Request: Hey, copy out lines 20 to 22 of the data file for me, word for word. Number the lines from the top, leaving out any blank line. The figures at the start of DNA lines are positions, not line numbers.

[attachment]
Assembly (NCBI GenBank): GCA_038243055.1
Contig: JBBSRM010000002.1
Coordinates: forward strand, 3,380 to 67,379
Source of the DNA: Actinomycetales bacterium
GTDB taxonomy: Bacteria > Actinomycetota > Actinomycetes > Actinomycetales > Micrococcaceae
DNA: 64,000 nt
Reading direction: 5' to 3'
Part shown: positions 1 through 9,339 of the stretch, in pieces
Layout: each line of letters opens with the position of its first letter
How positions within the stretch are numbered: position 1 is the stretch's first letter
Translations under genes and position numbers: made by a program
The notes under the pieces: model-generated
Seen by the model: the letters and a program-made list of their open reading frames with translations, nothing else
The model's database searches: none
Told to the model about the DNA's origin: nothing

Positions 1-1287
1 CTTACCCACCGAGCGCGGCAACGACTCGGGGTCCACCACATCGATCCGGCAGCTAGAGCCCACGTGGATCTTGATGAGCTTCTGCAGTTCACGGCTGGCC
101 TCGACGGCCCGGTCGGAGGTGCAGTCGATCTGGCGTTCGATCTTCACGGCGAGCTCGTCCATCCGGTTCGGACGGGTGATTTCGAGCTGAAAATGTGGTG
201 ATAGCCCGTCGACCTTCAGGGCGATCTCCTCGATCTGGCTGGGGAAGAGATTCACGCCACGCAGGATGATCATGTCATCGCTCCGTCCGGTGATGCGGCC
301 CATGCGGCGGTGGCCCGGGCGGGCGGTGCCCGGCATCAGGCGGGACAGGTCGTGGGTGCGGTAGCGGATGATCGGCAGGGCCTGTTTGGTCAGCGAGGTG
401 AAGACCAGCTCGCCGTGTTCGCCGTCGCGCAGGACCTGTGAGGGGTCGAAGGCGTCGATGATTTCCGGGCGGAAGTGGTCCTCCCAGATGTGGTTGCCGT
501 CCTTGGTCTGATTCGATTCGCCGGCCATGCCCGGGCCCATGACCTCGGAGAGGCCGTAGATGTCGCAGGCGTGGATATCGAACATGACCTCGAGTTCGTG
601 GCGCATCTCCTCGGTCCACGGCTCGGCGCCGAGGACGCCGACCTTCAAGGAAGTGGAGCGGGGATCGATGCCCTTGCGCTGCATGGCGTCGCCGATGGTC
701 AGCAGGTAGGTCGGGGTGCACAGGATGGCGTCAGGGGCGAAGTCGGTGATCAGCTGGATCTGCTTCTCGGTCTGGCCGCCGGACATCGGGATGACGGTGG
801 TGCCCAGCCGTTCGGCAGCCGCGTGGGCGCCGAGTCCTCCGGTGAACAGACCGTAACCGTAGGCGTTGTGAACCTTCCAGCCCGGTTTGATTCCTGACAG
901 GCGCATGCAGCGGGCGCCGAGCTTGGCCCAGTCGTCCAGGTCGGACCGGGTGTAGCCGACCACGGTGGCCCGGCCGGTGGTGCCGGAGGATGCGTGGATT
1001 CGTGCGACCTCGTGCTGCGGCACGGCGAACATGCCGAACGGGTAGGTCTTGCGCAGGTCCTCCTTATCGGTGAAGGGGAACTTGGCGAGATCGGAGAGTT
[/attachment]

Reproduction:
301 CATGCGGCGGTGGCCCGGGCGGGCGGTGCCCGGCATCAGGCGGGACAGGTCGTGGGTGCGGTAGCGGATGATCGGCAGGGCCTGTTTGGTCAGCGAGGTG
401 AAGACCAGCTCGCCGTGTTCGCCGTCGCGCAGGACCTGTGAGGGGTCGAAGGCGTCGATGATTTCCGGGCGGAAGTGGTCCTCCCAGATGTGGTTGCCGT
501 CCTTGGTCTGATTCGATTCGCCGGCCATGCCCGGGCCCATGACCTCGGAGAGGCCGTAGATGTCGCAGGCGTGGATATCGAACATGACCTCGAGTTCGTG